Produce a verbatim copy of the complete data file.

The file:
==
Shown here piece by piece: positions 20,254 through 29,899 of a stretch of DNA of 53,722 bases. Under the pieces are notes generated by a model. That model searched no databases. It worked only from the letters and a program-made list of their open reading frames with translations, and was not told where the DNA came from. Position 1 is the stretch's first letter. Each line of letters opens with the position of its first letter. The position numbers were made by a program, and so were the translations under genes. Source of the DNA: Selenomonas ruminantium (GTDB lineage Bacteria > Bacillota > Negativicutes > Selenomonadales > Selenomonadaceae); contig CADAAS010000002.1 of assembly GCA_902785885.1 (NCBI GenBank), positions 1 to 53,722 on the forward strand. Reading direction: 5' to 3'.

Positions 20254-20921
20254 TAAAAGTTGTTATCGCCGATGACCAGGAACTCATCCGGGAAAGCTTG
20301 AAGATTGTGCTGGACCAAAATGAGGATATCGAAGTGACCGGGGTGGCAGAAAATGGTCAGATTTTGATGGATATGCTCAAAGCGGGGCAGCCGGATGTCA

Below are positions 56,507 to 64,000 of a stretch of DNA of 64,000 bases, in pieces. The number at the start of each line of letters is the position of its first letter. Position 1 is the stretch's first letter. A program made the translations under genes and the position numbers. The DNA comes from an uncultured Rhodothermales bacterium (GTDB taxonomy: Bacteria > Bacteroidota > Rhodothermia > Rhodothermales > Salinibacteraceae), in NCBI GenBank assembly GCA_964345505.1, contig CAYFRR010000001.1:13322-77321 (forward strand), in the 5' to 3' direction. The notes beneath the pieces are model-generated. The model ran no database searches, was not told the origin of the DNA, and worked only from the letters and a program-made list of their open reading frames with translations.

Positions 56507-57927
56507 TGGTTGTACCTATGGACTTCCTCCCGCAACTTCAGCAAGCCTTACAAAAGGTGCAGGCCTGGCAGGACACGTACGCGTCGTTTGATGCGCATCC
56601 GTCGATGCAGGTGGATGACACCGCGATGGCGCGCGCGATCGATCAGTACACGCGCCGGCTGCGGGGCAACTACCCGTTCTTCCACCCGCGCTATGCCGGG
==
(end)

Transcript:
Shown here piece by piece: positions 20,254 through 29,899 of a stretch of DNA of 53,722 bases. Under the pieces are notes generated by a model. That model searched no databases. It worked only from the letters and a program-made list of their open reading frames with translations, and was not told where the DNA came from. Position 1 is the stretch's first letter. Each line of letters opens with the position of its first letter. The position numbers were made by a program, and so were the translations under genes. Source of the DNA: Selenomonas ruminantium (GTDB lineage Bacteria > Bacillota > Negativicutes > Selenomonadales > Selenomonadaceae); contig CADAAS010000002.1 of assembly GCA_902785885.1 (NCBI GenBank), positions 1 to 53,722 on the forward strand. Reading direction: 5' to 3'.

Positions 20254-20921
20254 TAAAAGTTGTTATCGCCGATGACCAGGAACTCATCCGGGAAAGCTTG
20301 AAGATTGTGCTGGACCAAAATGAGGATATCGAAGTGACCGGGGTGGCAGAAAATGGTCAGATTTTGATGGATATGCTCAAAGCGGGGCAGCCGGATGTCA

Below are positions 56,507 to 64,000 of a stretch of DNA of 64,000 bases, in pieces. The number at the start of each line of letters is the position of its first letter. Position 1 is the stretch's first letter. A program made the translations under genes and the position numbers. The DNA comes from an uncultured Rhodothermales bacterium (GTDB taxonomy: Bacteria > Bacteroidota > Rhodothermia > Rhodothermales > Salinibacteraceae), in NCBI GenBank assembly GCA_964345505.1, contig CAYFRR010000001.1:13322-77321 (forward strand), in the 5' to 3' direction. The notes beneath the pieces are model-generated. The model ran no database searches, was not told the origin of the DNA, and worked only from the letters and a program-made list of their open reading frames with translations.

Positions 56507-57927
56507 TGGTTGTACCTATGGACTTCCTCCCGCAACTTCAGCAAGCCTTACAAAAGGTGCAGGCCTGGCAGGACACGTACGCGTCGTTTGATGCGCATCC
56601 GTCGATGCAGGTGGATGACACCGCGATGGCGCGCGCGATCGATCAGTACACGCGCCGGCTGCGGGGCAACTACCCGTTCTTCCACCCGCGCTATGCCGGG